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Cotswold Voice: The unsung hero of The Nativity

PUBLISHED: 15:16 13 November 2014 | UPDATED: 15:16 13 November 2014

Despite his ‘No Vacancies’ sign, it was the humble publican who found Joseph and Mary somewhere to kip and sorted out a makeshift cot for the Son of God

Despite his ‘No Vacancies’ sign, it was the humble publican who found Joseph and Mary somewhere to kip and sorted out a makeshift cot for the Son of God

Archant

Bizarrely, the most important figure in The Nativity is always overlooked. If it wasn’t for the inkeeper, the Christmas story wouldn’t have happened at all, says Adam Edwards

It’s the Christmas issue and so I thought I’d write about The Nativity.

“OMG,” I hear you cry. But hang on - spare a bit of Xmas goodwill for us media johnnies. Every Indian summer, when Noddy Holder is still in his budgie smugglers, editors demand festive stories. And conjuring up seasonal ideas before the first flu jab is akin to turning water into wine.

Anyway, struggling for a Christmas idea hundreds of miles from the Cotswolds, in balmy south west France, I was inspired by the café in which I was sipping a Pastis or three - Bar Marie’s. As I watched the barman polishing glasses it occurred to me that when it comes to the hoary old tale of Mary and Joseph nobody bothers about the publican.

The annual bout of publicity for the Posh and Becks of the New Testament in carols, cards and cheesy cribs, is unremitting. Furthermore, Herod gets good coverage for his classic baddie role, the Angel Gabriel has the rock star walk-on part while the wise men and shepherds enjoy their moment in the limelight. There is even a bit of glory for the lowly ass. Yet, bizarrely, the most important figure in the whole shebang is always overlooked – the innkeeper.

If it hadn’t been for the man behind the pumps the Christmas story would not have happened as it did. Mine Host, despite his ‘No Vacancies’ sign, found Joseph and Mary somewhere to kip and sorted out a makeshift cot for the Son of God.

Furthermore he risked his career doing so. If the Judean Home Office had known that a couple of illegal immigrants from Galilee were dossing in the tavern’s stables he would have been for the high jump. Social Services would have been called, Health and Safety informed and the local fire department would have done him for the lack of Frankincense smoke alarms. The Food Standard Agency would have reported him for serving grub in the same room as animals and the VAT man would have investigated the Wise Men’s gold. And you can be sure someone would have tweeted that Syrian terrorists were headquartered in the Bethlehem boozer.

And what has been his legacy for this act of selflessness? ... zilch. This glaring omission in the Christmas story should be put right in an updated version of the story.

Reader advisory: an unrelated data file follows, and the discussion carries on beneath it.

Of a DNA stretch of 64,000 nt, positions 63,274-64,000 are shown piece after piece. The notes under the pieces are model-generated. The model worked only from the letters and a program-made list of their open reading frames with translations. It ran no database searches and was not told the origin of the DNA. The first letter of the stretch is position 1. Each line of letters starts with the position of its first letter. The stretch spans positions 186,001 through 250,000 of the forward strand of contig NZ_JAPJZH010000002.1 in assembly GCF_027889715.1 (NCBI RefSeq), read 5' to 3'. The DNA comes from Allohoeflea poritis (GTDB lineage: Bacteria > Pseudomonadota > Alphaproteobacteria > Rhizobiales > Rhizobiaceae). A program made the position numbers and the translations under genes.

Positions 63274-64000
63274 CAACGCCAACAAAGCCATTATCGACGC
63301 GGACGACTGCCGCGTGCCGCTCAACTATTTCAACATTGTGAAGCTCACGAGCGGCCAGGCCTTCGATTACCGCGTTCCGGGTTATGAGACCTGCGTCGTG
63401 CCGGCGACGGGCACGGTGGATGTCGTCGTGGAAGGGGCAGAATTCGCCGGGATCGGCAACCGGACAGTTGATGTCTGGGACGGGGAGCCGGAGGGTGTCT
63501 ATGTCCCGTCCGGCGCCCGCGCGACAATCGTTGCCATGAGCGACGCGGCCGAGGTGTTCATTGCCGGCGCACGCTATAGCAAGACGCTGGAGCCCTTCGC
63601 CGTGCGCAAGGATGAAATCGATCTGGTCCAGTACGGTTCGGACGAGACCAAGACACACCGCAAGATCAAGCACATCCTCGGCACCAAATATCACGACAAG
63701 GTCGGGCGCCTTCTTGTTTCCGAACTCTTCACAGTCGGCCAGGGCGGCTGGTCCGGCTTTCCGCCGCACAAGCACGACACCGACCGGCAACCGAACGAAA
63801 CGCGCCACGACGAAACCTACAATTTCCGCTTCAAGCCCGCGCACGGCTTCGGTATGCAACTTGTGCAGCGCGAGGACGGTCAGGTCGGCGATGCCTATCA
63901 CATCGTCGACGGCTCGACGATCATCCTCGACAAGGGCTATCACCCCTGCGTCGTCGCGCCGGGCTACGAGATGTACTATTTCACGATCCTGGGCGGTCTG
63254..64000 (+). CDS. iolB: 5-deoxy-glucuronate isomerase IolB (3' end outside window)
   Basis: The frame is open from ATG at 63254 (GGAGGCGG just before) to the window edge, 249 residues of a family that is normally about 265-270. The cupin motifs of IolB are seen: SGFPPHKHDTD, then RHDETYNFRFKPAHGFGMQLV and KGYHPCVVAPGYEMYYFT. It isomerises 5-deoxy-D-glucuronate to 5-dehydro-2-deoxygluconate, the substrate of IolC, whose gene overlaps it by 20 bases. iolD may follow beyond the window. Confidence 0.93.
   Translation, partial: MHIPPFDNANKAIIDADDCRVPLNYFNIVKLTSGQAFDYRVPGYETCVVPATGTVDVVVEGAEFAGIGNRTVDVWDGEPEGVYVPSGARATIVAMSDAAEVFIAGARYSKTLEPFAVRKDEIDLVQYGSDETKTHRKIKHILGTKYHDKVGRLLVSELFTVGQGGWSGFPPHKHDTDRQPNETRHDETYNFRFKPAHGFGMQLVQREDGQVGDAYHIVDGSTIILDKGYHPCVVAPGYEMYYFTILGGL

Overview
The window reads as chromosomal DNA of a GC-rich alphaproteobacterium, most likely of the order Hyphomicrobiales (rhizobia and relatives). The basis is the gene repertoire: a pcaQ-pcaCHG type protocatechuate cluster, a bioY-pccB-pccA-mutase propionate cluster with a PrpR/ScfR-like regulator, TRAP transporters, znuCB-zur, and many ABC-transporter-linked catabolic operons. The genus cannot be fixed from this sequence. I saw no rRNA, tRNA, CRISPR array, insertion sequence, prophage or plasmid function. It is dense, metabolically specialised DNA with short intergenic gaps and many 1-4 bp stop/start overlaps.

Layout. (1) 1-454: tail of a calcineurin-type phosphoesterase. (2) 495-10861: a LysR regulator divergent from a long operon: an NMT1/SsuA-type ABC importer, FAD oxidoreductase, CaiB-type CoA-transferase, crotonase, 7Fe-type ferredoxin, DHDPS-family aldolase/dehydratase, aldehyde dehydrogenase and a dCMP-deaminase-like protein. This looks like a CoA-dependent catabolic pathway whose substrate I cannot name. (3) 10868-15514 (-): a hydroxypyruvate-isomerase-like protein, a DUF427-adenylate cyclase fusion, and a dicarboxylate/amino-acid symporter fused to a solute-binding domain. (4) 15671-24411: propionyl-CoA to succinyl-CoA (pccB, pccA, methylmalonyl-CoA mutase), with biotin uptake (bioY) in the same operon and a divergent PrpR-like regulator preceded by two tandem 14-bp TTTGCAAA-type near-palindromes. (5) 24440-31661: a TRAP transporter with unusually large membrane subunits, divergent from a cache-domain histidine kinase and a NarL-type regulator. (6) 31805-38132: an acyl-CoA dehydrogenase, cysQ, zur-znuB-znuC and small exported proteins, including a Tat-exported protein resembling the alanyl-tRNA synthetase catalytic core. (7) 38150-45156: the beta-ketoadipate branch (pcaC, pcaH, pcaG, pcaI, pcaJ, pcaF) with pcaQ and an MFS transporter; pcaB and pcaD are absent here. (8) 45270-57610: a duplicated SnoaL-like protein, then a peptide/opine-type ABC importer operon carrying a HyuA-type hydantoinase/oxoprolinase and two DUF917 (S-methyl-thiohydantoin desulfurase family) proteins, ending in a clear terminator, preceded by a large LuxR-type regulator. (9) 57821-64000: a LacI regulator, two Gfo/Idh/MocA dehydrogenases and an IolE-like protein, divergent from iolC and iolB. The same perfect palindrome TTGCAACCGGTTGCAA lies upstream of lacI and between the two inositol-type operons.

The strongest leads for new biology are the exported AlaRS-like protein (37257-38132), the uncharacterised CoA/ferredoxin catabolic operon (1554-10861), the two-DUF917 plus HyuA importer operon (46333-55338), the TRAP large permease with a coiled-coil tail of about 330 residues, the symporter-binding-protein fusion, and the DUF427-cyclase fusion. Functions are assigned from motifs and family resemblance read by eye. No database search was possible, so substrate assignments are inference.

It would open with Joseph in a fleece and low slung jeans sitting next to Mary (with a cushion underneath her One Direction t-shirt) staring at a laptop. A narrator (the Angel Gabriel decked out to resemble Steve Jobs) would explain that the expectant parents of Jesus Christ were filling in their tax returns online when their broadband failed and, to beat the January 31 deadline, the couple set off for the local tax office.

The next scene sees Joe and Molly (as they have been renamed) refused a room at both the Premier Inn and the nearby Travel Lodge. Searching on TripAdvisor for somewhere to crash, they are interrupted by the ejection of binge drinkers from The Bethlehem Star. They rush over to the pub landlord to see if he can accommodate them and our ruddy-faced hero takes pity on them, offers the couple temporary use of his mobile home and then calls an ambulance.

The action then moves to an NHS hospital ward with Molly (Mary) giving birth on a trolley in the corridor with the shepherds reborn as hospital porters carrying soft toys. The Wise Men, dressed as Apple technical ‘geniuses’ in blue T-shirts, arrive bearing iPads and iPhones and then upload the news of The Birth before the final denouement when Mine Host, carrying a celebratory bottle of Prosecco, arrives to the strains of Kayne West’s rap song Jesus Walks.

I would go even further in praise of the heroic innkeeper and suggest that he, not Santa, should become Britian’s tradional Christmas figure. In his wasitcoat and with his cheery manner he could dispense shots of liquor to adults and hand out cola and crisps to children in shopping malls and department stores across the country.

Christmas tunes could also reflect his revised standing with songs such as Rudolph The Red-Nosed Barman, It Came Upon a Martini Clear and Jingle Bells and Gordons. Hollywood might re-make the movie A Christmas Carol with Scrooge as a landlord and the Spirit of Christmas Past and Present nestling in the optics, while the Christmas Nutcracker ballet could be recast to include a princely publican fighting a fierce battle against a dangerous salted peanut.

Of course the above may be fanciful. It is, as I said earlier, difficult to ponder the upcoming festivities while the French sun beats down on my Panama.

Garcon, another Pastis, s’il vous plait. On Cotswold Life expenses, naturally.

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This article by Adam Edwards is from the Christmas issue of Cotswold Life, on sale this November.

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